There is no rest for the weary in Kwame Mbalia’s highly anticipated follow-up to Tristan Strong Punches a Hole in the Sky. With the title character returning from a grand adventure, Tristan Strong Destroys the World (Disney/Rick Riordan Presents, Oct.) finds Strong in an unsettled position, as he’s simultaneously fighting outward battles while grappling with the PTSD that has followed him home.

The subject of mental health is one that Mbalia—a 2019 PW Flying Starts author—takes on unflinchingly, and will speak about as a panelist at BookExpo’s Children’s Book & Author Dinner. “On the one hand, I’d say making sure I am treating the efforts of coping with trauma and anxiety with sensitivity and the seriousness it deserves was and is always at the forefront of my mind while writing,” Mbalia says. “But the other side of it is normalizing these discussions and conversations so that readers continue to see that acknowledging and talking about issues they, you, and I face on a daily basis is valid and important.”

Mental health is also a personal issue for Mbalia, who recalls James Baldwin’s observations on the endemic structural racism that impacts him as a black man in America. That racism means that Mbalia is, in his words, “in a never-ending battle with my anxiety. Some days are better than others.”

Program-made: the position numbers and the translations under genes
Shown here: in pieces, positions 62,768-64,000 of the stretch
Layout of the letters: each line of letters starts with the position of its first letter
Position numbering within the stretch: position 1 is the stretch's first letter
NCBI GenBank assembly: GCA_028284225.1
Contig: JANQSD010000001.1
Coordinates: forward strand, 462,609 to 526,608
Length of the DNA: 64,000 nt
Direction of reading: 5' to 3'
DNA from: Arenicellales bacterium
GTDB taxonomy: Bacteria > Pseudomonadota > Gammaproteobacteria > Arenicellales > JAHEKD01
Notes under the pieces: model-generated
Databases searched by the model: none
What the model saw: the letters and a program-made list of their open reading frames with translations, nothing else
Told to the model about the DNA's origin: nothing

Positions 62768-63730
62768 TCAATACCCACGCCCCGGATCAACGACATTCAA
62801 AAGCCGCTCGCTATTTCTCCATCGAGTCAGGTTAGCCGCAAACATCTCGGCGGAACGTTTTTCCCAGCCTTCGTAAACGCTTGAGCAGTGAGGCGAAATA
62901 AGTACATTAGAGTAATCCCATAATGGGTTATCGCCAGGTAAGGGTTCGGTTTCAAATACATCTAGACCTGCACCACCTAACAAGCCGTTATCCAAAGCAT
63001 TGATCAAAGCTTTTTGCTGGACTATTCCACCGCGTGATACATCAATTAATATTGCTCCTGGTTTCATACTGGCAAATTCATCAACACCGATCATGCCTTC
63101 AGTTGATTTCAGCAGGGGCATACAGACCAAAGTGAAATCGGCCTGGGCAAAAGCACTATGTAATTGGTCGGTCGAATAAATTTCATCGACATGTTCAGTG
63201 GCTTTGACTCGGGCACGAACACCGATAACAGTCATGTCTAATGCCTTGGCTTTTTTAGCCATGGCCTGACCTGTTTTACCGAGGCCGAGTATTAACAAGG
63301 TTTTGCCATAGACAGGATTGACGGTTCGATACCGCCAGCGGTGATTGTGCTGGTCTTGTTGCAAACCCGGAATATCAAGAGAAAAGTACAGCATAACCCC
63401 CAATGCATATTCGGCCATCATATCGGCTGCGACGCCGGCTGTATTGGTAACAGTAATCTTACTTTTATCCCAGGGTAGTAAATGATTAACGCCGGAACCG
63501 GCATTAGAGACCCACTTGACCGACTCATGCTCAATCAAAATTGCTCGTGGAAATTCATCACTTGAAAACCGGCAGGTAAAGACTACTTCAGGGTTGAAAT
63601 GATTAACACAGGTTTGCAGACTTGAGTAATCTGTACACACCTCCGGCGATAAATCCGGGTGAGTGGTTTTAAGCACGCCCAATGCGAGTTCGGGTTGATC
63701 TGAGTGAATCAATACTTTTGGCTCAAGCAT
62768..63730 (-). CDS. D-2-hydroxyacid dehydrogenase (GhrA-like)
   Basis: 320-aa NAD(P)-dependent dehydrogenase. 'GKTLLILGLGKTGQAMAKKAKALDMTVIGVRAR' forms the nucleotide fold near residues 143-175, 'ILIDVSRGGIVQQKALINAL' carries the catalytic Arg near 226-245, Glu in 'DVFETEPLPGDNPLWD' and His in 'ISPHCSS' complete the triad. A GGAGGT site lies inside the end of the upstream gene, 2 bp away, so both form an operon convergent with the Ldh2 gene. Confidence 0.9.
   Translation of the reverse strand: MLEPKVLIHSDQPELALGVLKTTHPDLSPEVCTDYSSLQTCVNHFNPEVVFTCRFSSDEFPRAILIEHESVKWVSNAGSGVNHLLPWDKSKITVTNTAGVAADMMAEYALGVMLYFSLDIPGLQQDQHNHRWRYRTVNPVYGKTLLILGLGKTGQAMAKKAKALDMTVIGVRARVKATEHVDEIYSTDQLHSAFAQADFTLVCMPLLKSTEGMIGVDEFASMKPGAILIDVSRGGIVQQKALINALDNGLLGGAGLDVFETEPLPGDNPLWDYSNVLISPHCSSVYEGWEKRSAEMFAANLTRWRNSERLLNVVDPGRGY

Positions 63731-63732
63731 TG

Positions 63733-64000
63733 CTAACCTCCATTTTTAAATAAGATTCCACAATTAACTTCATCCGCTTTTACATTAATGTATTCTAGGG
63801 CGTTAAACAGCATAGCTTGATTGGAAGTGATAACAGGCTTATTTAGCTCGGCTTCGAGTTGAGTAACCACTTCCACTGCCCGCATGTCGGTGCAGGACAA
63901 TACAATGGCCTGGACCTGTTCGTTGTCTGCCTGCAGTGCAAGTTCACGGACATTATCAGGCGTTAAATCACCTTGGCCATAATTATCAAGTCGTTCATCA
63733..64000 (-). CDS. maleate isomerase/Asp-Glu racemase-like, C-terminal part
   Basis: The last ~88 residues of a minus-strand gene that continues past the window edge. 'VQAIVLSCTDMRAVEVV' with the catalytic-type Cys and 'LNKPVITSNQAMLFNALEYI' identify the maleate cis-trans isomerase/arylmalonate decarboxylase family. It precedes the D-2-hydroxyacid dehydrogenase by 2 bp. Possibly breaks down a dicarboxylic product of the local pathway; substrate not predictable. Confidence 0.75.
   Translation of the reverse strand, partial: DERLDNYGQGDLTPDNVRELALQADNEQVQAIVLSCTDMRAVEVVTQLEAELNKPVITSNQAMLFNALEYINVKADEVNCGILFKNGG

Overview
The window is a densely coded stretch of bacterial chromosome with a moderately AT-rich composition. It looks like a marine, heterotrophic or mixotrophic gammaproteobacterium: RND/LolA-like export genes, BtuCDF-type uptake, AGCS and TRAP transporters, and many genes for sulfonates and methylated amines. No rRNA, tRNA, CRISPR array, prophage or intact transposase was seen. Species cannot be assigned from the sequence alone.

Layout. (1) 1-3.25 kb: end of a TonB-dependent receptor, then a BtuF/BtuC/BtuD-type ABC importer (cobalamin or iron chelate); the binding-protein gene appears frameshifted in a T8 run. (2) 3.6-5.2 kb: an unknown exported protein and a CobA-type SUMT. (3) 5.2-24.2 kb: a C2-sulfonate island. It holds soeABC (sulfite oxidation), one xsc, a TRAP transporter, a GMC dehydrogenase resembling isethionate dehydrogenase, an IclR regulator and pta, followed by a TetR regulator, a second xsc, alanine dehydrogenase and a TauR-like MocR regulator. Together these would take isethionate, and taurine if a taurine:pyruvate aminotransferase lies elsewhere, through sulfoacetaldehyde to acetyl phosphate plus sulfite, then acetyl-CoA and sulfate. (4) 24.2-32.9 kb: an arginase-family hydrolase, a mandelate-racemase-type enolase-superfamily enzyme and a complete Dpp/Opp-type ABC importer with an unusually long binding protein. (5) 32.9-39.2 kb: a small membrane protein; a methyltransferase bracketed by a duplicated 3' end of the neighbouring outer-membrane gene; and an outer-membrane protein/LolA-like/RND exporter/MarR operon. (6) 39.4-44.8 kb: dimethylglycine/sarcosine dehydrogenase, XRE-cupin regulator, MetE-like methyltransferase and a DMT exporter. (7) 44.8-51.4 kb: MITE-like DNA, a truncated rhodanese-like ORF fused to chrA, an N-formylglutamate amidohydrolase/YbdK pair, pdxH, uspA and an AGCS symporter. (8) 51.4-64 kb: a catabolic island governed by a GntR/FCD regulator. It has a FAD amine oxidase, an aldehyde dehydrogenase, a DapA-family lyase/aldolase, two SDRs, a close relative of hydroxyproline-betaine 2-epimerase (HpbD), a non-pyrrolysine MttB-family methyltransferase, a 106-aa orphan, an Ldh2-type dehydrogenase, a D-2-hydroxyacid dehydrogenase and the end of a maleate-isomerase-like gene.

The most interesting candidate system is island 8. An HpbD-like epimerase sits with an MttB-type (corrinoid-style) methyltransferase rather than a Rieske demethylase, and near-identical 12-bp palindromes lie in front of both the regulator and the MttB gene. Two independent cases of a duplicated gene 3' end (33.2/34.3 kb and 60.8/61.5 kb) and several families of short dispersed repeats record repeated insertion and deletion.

In Tristan Strong Destroys the World, Mbalia builds on the creativity and richness of the first volume in the series as a way to convey such challenging experiences, especially through the book’s fabled land of Alke. “It is a land of symbolism and story,” he says. “Parts of stories that I read and listened to while growing up went into its construction, and other parts are just pulled from my imagination—a work of fantasy inspired by history. Traditionally, we’ve seen books, art, and film use landscapes, mythology, and iconography associated with other cultures, and so for me, building Alke was a love letter to my people.”

He hopes readers experience the love that comes through the story: “One they can keep for themselves for days when returning to it brings comfort,” he says, “or one they can take, adapt, and share.”

Thursday, May 28, 5:30–7 p.m. Kwame Mbalia is a panelist at the Children’s Book & Author Dinner, live online at